02/18/2016 12:00 PM
- Osiyo Training Room
Cherokee citizen and Oklahoma Historical Society Director, David Fowler, will present on Cherokee Women and the Civil War. Fowler will discuss the various experiences roles of Cherokee women during the war through historical documents and letters from the Civil War era.
02/02/2016 09:56 AM
Wyatt Sheets is a three time state champion in wrestling at Stilwell High School and trying for a fourth title this year.
While wrestling doesn’t keep him busy enough Wyatt is also in many other clubs and keeps up with his school work. He also spends time with his family and learns about his heritage from his grandfather.
01/26/2016 06:00 PM
- Osiyo Training Room
No description available.
01/21/2016 12:00 PM
- Tahlequah, OK
Our Lunch & Learn lecture series back in November was a hit so we've decided to continue them on a monthly basis. Cherokee artist, Lisa Rutherford, will kick off our monthly series this Thursday, January 21, at 12:00pm in the Osiyo Training Room, 17725 S Muskogee Ave, Tahlequah, OK (behind the Cherokee Nation Gift Shop). Lisa will present on Southeast Textiles and 18th Century Trade Era Cherokee Clothing. Lisa will give an overview of her Smithsonian research, including a slide show of Cherokee objects she viewed while there.
Presentation is free and open to the public. Attendees are invited to bring a sack lunch and join us. For those unable to attend, the presentation will be live-streamed and archived on Cherokee Nation's YouTube channel.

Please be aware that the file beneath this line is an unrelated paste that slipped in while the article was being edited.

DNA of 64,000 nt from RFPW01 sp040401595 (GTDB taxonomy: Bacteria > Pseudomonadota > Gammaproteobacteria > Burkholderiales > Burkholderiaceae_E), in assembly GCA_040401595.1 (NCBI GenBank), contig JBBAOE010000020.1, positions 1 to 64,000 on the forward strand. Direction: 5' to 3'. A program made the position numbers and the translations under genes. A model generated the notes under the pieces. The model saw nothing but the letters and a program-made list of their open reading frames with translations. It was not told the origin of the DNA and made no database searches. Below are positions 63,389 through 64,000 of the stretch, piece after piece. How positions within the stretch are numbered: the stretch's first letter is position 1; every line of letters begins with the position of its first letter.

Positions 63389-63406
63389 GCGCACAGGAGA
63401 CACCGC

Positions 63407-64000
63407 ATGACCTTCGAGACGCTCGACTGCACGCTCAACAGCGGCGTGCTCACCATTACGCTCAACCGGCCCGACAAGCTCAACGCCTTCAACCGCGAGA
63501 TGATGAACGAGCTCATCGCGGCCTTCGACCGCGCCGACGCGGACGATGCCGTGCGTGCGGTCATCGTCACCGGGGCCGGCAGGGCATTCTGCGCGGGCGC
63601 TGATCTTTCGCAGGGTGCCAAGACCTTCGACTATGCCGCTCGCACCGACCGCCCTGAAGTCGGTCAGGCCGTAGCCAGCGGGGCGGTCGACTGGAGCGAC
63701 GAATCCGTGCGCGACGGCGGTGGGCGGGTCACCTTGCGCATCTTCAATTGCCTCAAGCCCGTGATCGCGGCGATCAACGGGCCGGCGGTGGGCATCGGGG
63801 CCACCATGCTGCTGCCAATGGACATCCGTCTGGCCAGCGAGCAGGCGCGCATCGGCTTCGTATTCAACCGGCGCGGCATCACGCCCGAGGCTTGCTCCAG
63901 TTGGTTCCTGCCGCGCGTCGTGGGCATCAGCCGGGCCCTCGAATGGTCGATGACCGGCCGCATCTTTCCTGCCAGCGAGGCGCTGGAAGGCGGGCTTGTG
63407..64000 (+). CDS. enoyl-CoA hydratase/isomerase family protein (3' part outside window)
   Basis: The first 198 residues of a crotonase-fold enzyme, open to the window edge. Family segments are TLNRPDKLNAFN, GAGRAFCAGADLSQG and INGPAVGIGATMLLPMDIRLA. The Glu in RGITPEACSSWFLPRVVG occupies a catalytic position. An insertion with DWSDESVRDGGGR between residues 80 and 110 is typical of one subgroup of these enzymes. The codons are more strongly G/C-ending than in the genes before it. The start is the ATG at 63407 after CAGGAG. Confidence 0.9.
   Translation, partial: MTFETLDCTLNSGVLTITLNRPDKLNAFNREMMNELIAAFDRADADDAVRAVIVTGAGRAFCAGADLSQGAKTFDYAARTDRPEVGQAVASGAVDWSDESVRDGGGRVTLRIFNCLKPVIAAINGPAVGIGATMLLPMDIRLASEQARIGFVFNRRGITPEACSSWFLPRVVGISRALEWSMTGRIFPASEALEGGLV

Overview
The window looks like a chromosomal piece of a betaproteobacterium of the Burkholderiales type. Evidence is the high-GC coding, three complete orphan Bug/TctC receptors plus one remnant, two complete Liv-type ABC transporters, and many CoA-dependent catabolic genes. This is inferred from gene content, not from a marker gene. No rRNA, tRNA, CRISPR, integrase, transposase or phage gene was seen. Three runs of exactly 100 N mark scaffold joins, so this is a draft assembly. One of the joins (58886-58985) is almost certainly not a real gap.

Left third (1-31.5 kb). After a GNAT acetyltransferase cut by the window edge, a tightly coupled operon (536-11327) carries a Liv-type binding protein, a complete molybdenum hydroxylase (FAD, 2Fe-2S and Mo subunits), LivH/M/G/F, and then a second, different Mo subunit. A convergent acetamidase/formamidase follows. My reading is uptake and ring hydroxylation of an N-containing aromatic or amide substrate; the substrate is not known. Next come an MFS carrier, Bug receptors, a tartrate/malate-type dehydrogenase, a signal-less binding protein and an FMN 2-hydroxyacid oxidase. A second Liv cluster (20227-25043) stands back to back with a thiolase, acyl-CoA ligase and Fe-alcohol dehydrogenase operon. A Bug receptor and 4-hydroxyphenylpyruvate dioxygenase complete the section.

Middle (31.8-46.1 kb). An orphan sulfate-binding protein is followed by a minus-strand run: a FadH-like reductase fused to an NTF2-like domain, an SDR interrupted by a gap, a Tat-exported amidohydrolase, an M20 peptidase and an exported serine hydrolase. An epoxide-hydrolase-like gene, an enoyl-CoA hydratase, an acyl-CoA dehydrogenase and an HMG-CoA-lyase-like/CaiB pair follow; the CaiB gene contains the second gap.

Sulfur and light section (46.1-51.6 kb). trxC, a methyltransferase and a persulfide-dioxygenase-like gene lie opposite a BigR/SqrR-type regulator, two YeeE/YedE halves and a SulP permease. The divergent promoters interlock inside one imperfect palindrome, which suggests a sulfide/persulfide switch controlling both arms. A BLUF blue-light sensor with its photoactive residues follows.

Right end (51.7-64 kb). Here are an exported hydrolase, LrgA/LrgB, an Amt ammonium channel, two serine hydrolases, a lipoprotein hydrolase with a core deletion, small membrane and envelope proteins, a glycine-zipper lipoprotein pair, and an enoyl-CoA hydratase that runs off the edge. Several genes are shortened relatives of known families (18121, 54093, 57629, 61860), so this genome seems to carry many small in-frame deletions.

About Lisa Rutherford:
Lisa Rutherford (Cherokee Nation) lives on a cattle ranch in Cherokee County and worked in Cherokee Nation tribal administration for many years before becoming a full-time artist. Her passion is 18th century art and history, and she has been a living history interpreter at Colonial Williamsburg, VA; the National Museum of the American Indian; and other venues throughout the southeast United States. She is a seasonal interpreter at Diligwa Village at the Cherokee Heritage Center. Active in many art forms, Lisa has been a potter since 2005 and is perhaps best known for her pottery, specializing in ancestral pottery with hand-dug clay and fired in a pit fire.
Rutherford is equally well known for her textile work, including feather capes which were described by Hernando DeSoto in 1540 and still worn by Cherokee women in the mid-18th century. The capes are made on a hand-tied plant fiber net, which is custom made to fit the client. She makes 18th century clothing, moccasins, does southeast appliqué beadwork, and is a novice painter.
Her work is in the collections of the Smithsonian Museum's National Museum of the American Indian, the Eiteljorg Museum of the American Indian and Western Art, and the Fred Jones, Jr. Museum at the University of Oklahoma.
01/18/2016 10:30 AM
Visiting with our Elders as the recall their childhood and growing up Cherokee.
Joan Jumper Spade talks about making homemade games and how she playing with her family. She actually enjoyed her school lunches and was happy to get them.
01/04/2016 10:17 AM
Young and Cherokee is a series spotlighting examples of young people embracing the culture and the legacy of the Cherokee Nation.
Allison Sitton is a senior at Gore High school and manages to keep up with her culture even with her busy schedule and preparing for college.